The ABC’s Dan Oakes and his producer Sam Clark were responsible for a series of stories aired in 2017 that the ABC called The Afghan Files. They were based on leaked documents from a stalled defence force investigation into allegations that Australia’s special forces in Afghanistan had committed war crimes. The ABC offices were subsequently raided and documents seized.
David is facing 5 charges – theft of government documents, 3 charges of talking to journalists, and talking to journalists not in the course of this duties. He has pleaded guilty to taking documents, but argues that it was in the public interest. It was also after he had raised his concerns through the correct channels and saw no result. David could be facing 50 years in jail if he is found guilty.
There have been ADF and Federal Police inquiries into the ADF activities in Afghanistan which are likely to see charges being laid against some soldiers.
It is clearly in the public interest for us to know if criminal activities have taken place in our name – the prosecution of David McBride should be dropped immediately.
CASE NO 3: Richard Boyle disclosed debt collection practices at the tax office which he felt were unduly harsh and unfair.
Richard Boyle took his concerns about the ATO’s practices to the inspector general of taxation in 2017 before he went public with the disclosure in 2018.
‘Boyle spoke out about the Australian Taxation Office’s treatment of tax debtors during a 2018 ABC-Fairfax investigation.
The investigation raised serious concerns about the controversial and aggressive use of garnishee notices to recover debts, which devastated small businesses and destroyed livelihoods.
Boyle has since been charged with 66 offences, including allegedly photographing protected information, disclosing protected information, and unlawfully using listening devices to record conversations with other ATO employees.
The decision [to drop some charges] follows revelations last month that the ATO conducted only a “superficial” investigation into Boyle’s concerns when he first blew the whistle internally.
In 2017, Boyle submitted a detailed and comprehensive public interest disclosure warning of the dangers of the ATO’s use of garnishee notices, which allow for the direct removal of money from a company’s bank account or direct collection from a company’s debtors.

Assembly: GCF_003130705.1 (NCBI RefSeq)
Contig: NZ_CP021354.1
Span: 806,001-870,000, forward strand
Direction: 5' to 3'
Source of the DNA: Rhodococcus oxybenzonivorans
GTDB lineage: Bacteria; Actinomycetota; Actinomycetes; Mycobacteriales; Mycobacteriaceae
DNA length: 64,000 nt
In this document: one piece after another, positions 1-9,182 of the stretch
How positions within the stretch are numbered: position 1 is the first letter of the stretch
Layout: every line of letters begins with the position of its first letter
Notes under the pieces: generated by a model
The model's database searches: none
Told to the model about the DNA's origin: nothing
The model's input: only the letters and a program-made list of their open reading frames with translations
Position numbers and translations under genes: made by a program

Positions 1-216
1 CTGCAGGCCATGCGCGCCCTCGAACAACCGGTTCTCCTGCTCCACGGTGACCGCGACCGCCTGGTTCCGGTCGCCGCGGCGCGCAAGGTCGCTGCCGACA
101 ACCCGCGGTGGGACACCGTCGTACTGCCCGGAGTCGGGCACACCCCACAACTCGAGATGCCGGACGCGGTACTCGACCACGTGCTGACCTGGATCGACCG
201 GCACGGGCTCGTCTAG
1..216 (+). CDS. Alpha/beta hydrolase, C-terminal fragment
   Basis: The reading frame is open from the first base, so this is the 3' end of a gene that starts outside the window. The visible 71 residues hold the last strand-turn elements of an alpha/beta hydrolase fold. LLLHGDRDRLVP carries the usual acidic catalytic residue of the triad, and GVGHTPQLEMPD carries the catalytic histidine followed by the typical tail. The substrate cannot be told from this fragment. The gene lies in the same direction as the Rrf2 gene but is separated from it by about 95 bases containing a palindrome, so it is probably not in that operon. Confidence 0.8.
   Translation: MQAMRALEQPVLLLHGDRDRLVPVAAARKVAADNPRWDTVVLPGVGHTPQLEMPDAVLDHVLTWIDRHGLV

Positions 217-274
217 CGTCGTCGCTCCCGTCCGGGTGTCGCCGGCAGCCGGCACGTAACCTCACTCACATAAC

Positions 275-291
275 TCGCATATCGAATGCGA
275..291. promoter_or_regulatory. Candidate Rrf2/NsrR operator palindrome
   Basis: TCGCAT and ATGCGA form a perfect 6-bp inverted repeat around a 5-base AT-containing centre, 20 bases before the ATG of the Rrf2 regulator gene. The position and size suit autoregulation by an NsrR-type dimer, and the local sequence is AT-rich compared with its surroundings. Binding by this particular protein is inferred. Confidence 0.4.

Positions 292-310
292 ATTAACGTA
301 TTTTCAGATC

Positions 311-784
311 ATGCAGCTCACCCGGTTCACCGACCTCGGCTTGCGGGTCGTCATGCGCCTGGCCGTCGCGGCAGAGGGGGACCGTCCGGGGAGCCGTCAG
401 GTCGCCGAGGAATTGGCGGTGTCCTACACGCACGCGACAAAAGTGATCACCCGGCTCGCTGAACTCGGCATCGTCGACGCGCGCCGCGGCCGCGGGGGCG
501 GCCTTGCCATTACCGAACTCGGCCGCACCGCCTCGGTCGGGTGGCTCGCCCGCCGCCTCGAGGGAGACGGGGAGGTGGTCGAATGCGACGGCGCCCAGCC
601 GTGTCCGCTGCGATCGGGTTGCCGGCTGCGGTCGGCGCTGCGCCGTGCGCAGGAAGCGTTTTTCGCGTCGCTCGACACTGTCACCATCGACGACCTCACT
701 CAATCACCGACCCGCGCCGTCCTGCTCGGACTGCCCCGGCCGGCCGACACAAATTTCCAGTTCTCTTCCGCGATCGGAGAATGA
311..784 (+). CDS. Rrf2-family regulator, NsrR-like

The Senate asked for evidence from the ATO about how it responded to Boyle’s internal complaint. The evidence was heard in secret.
But the Senate economics legislation committee said in a brief statement that it was troubled by what appeared to be a superficial response [to his complaints] by the ATO.’
The Australian reports 3 July, that Richard Boyle faces the possibility of 161 years in prison if found guilty. ‘Senator Patrick said if the ATO had initially properly investigated Mr Boyle’s claims, “there would have never been any charges laid at all. The Commonwealth has not operated in accordance with model litigant obligations,” he said.’
‘The tax ombudsman, inspector-general of taxation Karen Payne, had argued her office was unable to protect ATO whistleblowers against personal and professional reprisal unless its powers were boosted. A Senate committee holding an inquiry into whether the inspector-general properly fulfils its role, agreed the tax ombudsman need more resources and powers.
Last month, the committee holding the inquiry released a report making 16 recommendations that mostly involve the Federal Government making swift changes to boost whistleblower protections.’
The ATO has since changed some of its collection practices, virtually acknowledging the correctness of Richard Boyles complaints. He was offered a payout by the ATO on condition of keeping quiet about his concerns. He refused the condition and his employment was terminated in 2018.
All of the charges against Richard Boyle, a man acting in the public interest, should be dropped.
Unfortunately there are many more whistleblowers and protection for them needs to be increased as does protection for journalists reporting their concerns.
We need a Royal Commission into the treatment of whistleblowers and journalists, such as ABC reporter Dan Oakes, who may face charges for reporting David McBride’s concerns.